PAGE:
“Biological Soldiers”: 1 War and the Nazi Euthanasia Killings

  • Makayla Scharf University of Victoria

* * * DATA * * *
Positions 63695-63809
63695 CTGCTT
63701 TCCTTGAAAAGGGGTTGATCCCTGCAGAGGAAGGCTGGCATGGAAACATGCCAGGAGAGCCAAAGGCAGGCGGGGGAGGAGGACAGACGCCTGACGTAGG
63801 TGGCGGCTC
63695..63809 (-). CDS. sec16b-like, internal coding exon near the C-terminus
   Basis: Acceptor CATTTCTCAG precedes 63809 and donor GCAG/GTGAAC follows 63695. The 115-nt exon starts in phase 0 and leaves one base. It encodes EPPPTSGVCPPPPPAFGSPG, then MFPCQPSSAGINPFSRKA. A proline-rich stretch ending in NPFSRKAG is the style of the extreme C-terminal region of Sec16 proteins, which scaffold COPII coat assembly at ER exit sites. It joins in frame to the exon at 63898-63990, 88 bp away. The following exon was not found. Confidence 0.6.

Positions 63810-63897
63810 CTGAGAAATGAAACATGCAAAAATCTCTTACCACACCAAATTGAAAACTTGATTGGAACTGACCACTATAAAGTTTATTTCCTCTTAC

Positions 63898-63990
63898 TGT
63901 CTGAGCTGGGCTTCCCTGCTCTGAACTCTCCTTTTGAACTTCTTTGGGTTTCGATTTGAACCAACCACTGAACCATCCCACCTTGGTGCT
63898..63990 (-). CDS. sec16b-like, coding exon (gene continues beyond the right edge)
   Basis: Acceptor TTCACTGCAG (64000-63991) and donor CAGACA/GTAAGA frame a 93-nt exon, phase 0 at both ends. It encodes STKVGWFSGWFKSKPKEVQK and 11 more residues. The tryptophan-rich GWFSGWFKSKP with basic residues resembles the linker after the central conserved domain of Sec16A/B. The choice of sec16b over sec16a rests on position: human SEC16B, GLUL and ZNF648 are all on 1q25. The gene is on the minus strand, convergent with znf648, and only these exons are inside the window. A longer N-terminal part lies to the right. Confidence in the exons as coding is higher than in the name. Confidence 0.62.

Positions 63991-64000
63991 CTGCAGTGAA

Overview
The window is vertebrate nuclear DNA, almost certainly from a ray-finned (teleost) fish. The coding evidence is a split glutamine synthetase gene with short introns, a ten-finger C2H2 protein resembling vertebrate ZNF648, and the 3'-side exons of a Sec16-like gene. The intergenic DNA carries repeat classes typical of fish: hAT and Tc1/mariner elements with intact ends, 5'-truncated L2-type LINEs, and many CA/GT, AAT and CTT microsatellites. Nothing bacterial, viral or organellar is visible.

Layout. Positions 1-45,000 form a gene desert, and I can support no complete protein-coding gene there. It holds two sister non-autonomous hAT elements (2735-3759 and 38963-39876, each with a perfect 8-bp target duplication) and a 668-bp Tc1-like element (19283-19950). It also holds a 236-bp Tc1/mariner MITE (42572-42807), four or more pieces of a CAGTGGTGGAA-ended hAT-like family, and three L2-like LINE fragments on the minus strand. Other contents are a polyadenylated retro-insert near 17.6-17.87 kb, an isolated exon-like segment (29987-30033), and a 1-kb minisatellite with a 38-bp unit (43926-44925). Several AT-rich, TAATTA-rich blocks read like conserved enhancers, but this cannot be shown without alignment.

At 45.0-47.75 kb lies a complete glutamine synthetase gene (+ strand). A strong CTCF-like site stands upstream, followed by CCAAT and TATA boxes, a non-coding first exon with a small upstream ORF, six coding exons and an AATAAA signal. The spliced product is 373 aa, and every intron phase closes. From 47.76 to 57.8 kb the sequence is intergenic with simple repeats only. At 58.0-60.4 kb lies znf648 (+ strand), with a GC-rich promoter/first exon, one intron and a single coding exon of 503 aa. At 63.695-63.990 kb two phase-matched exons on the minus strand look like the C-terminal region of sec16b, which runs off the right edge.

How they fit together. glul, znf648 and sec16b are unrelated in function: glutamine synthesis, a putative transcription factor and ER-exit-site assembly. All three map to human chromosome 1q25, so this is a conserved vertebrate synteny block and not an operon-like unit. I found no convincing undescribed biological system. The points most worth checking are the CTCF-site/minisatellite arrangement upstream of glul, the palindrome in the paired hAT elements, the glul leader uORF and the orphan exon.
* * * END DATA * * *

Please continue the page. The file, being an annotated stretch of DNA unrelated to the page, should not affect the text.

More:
This essay argues that, by marrying the ideological with the pragmatic, World War II justified existing pre-war stigma surrounding the disabled, and motivated that hatred to genocidal ends. The war also provided the cover needed for the Nazi state to murder hundreds of thousands of institutionalized or medical care-reliant people without stirring public ire and to produce arguments that justified those murders to the medical community. By instilling the medical community with a militarized mindset, the line between healing the sick and killing patients dissolved—killing became the way of cleansing the nation of people whose ailments were supposedly doing the nation great harm. In this essay, I track the development of these tragic eugenic ideas in the wake of World War I and delve into the causes, effects, and results of the Nazi medical community’s personal battlefield.

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